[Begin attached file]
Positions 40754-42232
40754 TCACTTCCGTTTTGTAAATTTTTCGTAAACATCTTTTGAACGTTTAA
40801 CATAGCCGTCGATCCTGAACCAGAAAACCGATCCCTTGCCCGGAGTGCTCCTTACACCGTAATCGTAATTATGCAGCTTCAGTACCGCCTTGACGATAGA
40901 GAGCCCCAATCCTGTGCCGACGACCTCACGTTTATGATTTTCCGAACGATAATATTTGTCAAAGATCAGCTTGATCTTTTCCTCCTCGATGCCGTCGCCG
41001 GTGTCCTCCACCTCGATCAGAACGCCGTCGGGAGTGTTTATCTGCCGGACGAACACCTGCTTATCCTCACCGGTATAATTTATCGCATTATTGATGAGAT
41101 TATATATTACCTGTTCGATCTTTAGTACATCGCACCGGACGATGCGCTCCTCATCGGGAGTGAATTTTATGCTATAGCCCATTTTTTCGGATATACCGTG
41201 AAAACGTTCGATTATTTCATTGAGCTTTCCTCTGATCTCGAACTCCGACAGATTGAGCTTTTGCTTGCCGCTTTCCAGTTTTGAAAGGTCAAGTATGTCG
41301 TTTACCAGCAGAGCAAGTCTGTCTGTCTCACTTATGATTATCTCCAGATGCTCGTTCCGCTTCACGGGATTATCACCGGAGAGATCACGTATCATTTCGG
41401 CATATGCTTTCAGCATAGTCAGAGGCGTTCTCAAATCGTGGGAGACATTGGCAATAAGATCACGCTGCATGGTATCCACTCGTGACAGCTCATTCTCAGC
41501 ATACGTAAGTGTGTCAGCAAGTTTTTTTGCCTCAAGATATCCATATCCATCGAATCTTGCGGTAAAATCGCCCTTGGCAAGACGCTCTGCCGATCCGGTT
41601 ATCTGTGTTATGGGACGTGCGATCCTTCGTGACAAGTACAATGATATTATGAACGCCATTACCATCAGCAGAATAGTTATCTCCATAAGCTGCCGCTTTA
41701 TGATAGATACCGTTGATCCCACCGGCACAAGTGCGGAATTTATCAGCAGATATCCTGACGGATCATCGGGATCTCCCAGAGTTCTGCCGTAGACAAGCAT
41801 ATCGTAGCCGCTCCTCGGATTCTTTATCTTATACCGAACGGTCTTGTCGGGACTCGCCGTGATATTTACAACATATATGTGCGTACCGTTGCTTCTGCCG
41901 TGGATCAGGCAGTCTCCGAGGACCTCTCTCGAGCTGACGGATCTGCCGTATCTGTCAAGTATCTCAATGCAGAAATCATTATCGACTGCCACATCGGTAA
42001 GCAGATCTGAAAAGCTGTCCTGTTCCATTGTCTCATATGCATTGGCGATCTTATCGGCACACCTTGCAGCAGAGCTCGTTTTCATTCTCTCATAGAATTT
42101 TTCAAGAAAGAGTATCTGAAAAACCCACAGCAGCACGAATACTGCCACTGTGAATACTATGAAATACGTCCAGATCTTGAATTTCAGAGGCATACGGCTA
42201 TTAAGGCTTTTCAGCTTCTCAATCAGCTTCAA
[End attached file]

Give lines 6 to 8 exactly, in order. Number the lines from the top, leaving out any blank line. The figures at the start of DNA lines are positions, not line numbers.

41101 TATATATTACCTGTTCGATCTTTAGTACATCGCACCGGACGATGCGCTCCTCATCGGGAGTGAATTTTATGCTATAGCCCATTTTTTCGGATATACCGTG
41201 AAAACGTTCGATTATTTCATTGAGCTTTCCTCTGATCTCGAACTCCGACAGATTGAGCTTTTGCTTGCCGCTTTCCAGTTTTGAAAGGTCAAGTATGTCG
41301 TTTACCAGCAGAGCAAGTCTGTCTGTCTCACTTATGATTATCTCCAGATGCTCGTTCCGCTTCACGGGATTATCACCGGAGAGATCACGTATCATTTCGG